Americans in Naples must get dogs tested before flight home
January 5, 2007
NAPLES, Italy — Americans living in Naples who want to fly their dogs home on commercial airliners must first get their pets tested for leishmaniasis before a pet passport will be issued, officials said.
The Campania regional government, for which Naples is the capital, recently passed a law requiring the test after a rash of stray dogs began showing signs of the disease, said an Italian veterinarian technician. The law is an effort to curtail the spread of the sometimes-fatal illness to other countries.
Between 2000 and 2005, there were 1,049 cases of the disease in Italy, the most of any European nation, according to the latest World Health Organization statistics. Figures for 2006 are not available on the WHO Web site. By comparison, there were 614 cases of leishmaniasis in Spain for the same time period.
So far, only one laboratory in Naples can conduct the test, which has created a 20-day waiting period from when the dog’s blood is drawn to the delivering of the test results. Blood can be drawn at any Italian veterinarian clinic. The animal clinic at the U.S. Navy support site base in Gricignano is working to establish either an account with the lab, or find a way to perform the test and meet the Italian requirement, said Army Capt. Olivia Price, the clinic’s veterinarian.
The increasing number of infected stray dogs in Naples is the biggest contributor to the problem of leishmaniasis, spread by the bite of an infected sand fly, Price said.
The sand fly thrives in the heat and has been a problem for troops serving in the Middle East. Sand flies like standing water, but they don’t need it to live and reproduce. Brush and even trash bins will do, and Campania has seen its share of piling trash as the region has grappled for months with a refuse crisis.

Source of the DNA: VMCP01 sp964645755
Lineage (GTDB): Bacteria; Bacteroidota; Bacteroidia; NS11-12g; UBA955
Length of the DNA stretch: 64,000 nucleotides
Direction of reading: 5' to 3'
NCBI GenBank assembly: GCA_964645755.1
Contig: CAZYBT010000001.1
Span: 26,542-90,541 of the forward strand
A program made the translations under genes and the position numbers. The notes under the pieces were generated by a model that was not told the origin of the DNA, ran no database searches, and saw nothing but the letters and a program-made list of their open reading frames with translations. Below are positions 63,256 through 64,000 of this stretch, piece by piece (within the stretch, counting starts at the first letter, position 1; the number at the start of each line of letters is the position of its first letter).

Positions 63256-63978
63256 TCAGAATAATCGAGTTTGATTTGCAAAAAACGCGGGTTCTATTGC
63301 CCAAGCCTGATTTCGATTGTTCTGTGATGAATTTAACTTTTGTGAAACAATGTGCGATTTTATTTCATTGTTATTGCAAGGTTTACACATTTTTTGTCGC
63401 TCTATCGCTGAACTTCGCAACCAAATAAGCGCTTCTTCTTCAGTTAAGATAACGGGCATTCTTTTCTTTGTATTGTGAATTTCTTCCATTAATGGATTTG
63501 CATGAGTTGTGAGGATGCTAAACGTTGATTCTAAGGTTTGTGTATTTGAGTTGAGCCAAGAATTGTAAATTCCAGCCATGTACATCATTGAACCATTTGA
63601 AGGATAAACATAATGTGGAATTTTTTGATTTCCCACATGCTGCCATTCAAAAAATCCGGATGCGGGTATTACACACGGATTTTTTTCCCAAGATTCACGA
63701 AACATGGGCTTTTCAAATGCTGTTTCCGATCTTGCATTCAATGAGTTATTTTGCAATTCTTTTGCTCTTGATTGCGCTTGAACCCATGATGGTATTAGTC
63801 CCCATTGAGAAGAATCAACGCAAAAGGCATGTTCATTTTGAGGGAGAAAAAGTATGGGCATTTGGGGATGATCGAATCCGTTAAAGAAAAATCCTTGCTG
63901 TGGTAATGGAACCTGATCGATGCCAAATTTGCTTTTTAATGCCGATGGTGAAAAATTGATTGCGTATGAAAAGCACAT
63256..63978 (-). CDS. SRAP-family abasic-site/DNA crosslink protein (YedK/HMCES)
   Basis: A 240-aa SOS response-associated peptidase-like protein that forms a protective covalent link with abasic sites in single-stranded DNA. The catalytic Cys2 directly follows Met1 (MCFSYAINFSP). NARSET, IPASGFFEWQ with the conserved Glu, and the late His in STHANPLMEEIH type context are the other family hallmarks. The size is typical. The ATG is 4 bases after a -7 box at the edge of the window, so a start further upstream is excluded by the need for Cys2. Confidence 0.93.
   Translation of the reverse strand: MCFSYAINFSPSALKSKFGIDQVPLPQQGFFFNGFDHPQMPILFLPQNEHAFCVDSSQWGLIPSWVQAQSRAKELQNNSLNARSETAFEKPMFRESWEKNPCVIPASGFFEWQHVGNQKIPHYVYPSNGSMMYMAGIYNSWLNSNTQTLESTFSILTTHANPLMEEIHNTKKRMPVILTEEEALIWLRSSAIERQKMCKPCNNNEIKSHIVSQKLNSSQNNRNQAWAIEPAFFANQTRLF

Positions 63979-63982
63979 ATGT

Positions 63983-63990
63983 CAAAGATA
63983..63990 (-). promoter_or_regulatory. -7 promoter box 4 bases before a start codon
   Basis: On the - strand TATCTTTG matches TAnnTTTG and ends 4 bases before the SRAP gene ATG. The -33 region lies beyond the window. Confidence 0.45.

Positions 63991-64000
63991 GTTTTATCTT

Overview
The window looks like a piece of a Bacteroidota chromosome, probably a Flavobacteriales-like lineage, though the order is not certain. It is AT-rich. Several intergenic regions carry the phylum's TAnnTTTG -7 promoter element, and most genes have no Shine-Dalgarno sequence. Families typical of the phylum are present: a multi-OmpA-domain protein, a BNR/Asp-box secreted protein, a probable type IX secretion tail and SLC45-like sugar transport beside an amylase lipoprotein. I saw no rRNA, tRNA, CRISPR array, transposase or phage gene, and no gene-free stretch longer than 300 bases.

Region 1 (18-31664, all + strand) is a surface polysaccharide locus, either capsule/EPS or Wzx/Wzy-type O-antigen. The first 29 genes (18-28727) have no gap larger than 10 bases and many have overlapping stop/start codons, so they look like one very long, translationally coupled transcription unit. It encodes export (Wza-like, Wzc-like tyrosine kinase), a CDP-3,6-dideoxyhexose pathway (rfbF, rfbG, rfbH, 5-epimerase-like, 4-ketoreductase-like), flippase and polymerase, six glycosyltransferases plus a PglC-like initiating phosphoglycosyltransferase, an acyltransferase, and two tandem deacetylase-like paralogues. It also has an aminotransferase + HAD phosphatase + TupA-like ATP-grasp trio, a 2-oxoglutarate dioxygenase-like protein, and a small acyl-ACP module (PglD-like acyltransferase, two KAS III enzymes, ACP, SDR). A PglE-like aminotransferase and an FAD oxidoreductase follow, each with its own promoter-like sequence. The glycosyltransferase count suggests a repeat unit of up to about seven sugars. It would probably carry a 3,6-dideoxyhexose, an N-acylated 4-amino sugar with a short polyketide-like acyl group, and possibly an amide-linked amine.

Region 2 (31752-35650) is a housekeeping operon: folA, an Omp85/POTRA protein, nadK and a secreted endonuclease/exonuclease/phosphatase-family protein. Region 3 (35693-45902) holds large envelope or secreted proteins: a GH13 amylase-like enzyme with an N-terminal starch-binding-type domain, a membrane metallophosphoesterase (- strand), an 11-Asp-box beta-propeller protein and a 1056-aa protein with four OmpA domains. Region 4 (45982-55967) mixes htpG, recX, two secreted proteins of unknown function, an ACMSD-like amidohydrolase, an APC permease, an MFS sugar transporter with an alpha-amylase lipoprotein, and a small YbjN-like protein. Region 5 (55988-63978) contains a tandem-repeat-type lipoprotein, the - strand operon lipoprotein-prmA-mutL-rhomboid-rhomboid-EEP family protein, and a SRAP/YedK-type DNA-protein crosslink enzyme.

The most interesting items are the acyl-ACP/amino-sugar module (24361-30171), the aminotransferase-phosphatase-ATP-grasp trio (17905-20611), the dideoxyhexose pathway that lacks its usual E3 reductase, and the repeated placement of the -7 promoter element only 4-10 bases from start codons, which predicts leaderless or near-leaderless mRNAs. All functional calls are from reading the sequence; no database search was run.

Leishmaniasis comes in three forms: cutaneous, affecting the skin; mucosal, affecting the mouth, nose and throat and which can disfigure; and visceral, affecting internal organs and can be fatal if untreated.
Symptoms in dogs include hair loss on the rims of the ears or scaling and crusting of skin on their noses, Price said.
Dogs should wear what is called a Scalibor collar between the peak season of April through October. The collars are available at Italian pharmacies and at the base vet clinic. Dogs infected with the disease should wear the collars year-round.
It’s better to treat infected dogs in Europe, Prince said, because diagnosis and treatment are more effective than in the States, where the disease is not as prevalent.
A few human patients in Naples have been treated for cases of leishmaniasis, Price said. Cats don’t seem to be attacked by sand flies and do not require the test.